YouTube challenges have been around for almost as long as the platform itself. Some, like the ALS Ice Bucket Challenge, are a force for good. Others, however, can be unusual or even dangerous, like the Cinnamon Challenge or the now-infamous Tide Pod Challenge. One challenge in particular became famous in the wake of Olympic swimmer Michael Phelps revealing the sheer volume of food he eats while in training: The 10,000 Calorie Challenge.
True to its name, people who do the 10,000 Calorie Challenge must consume 10,000 calories of food in one day, just like Phelps and other athletes who often consume this much to keep up with their metabolic needs. While Phelps came out recently to admit his alleged 12,000-calorie diet was an exaggeration, the spirit of the claim still rings true. Athletes need a ton of calories to do what they do, and 10,000 in one day is not entirely unheard of.
But what about us regular people? What would eating 10,000 calories in a day do to someone who isn’t spending upwards of six hours a day performing high-intensity exercise? What would happen to an average human body on the Michael Phelps Diet?
What’s the deal with calories, anyway?
First, let’s go back to Health 101 and talk about calories. Calories aren’t a “thing,” but a unit of measurement. One kilocalorie, or “food calorie,” is the amount of heat needed to raise the temperature of one kilogram of water by one degree Celsius. One gram of protein or carbohydrates provides about 4 calories, while one gram of fat provides about 9. Our bodies use this heat as fuel to help them function normally. We cannot survive without the energy provided by calories in food.
Consuming more calories than we burn off in our daily activities can lead to weight gain. Experts estimate that it takes about 3,500 excess calories to gain one pound. Conversely, creating a calorie deficit–burning more calories than are consumed–can lead to weight loss. Losing 1-2 pounds per week is considered healthy and sustainable.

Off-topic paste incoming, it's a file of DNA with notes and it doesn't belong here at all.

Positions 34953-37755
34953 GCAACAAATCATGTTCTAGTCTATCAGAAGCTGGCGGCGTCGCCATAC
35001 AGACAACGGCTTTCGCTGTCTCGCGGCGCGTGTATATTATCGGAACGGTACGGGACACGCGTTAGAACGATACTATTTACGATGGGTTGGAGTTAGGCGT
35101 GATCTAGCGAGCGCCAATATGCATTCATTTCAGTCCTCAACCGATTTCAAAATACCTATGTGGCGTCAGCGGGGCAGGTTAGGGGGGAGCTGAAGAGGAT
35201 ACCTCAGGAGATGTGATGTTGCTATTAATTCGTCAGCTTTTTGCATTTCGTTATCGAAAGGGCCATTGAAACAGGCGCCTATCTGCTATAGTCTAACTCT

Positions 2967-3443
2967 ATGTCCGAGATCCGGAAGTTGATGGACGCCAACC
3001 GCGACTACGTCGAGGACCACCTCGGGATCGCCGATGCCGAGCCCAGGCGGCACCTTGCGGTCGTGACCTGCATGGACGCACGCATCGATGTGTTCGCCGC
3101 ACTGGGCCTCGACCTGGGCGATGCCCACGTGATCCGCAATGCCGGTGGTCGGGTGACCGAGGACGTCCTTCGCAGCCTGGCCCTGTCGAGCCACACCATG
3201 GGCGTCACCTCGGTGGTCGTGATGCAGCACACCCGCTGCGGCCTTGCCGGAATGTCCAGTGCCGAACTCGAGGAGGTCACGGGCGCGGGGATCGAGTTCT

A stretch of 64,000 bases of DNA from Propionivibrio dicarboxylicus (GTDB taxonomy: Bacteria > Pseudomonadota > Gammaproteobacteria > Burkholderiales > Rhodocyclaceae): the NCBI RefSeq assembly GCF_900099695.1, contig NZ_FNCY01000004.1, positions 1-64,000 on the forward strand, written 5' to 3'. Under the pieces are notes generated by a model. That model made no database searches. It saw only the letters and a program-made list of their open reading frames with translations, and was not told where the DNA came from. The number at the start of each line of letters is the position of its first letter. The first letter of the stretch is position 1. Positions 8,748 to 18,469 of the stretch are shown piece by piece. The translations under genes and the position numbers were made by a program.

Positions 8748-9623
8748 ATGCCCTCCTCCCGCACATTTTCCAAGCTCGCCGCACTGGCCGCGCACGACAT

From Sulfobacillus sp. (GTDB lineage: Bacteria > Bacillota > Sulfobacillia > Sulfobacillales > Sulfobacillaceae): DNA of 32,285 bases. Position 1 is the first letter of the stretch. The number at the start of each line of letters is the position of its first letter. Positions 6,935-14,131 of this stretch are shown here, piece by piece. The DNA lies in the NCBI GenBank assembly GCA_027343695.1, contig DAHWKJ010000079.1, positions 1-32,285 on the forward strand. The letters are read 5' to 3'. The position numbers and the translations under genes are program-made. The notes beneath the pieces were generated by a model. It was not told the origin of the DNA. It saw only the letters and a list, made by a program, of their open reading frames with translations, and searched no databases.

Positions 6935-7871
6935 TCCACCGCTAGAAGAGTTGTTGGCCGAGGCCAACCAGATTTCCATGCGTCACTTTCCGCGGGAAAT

If you consumed 10,000 calories in one day, you would need to expend 10,000 calories worth of energy to break even, or at least 13,500 calories if your goal is weight loss.
For context, a 155-pound person would have to do a high-intensity workout (swimming, running, etc.) for nearly 15 hours to burn off all those calories!
Is the 10,000 Calorie Challenge dangerous?
No reasonable person could recommend anyone eat 10,000 calories every day for any regular period of time. Unless you are looking for significant weight gain, or your profession involves hours of strenuous physical work–like a professional Olympic swimmer, perhaps–a daily diet of 10,000 calories could spell certain disaster for your body as it tries to keep up with all the fuel you’re feeding it.
Michael Phelps and other athletes can sustain a diet of this nature because of the intensity of their training. In his prime, Phelps explained that he trained at least five hours a day six days a week. That’s almost a full-time job’s worth of exercise! Most of us probably don’t even have the time to make and eat 10,000 calories worth of food every day! Let alone spend hours upon hours burning it all off again.
It’s also worth noting that most of the YouTubers completing this challenge specifically choose high-calorie foods regardless of their nutritional value. All that junk food can be devastating for your health if eaten regularly.
That said, doing the 10,000 Calorie Challenge just once will likely not make or break you. You will most certainly feel sick the next day, though. We wouldn’t recommend trying it, but if you’re going to, be sure to buy antacids!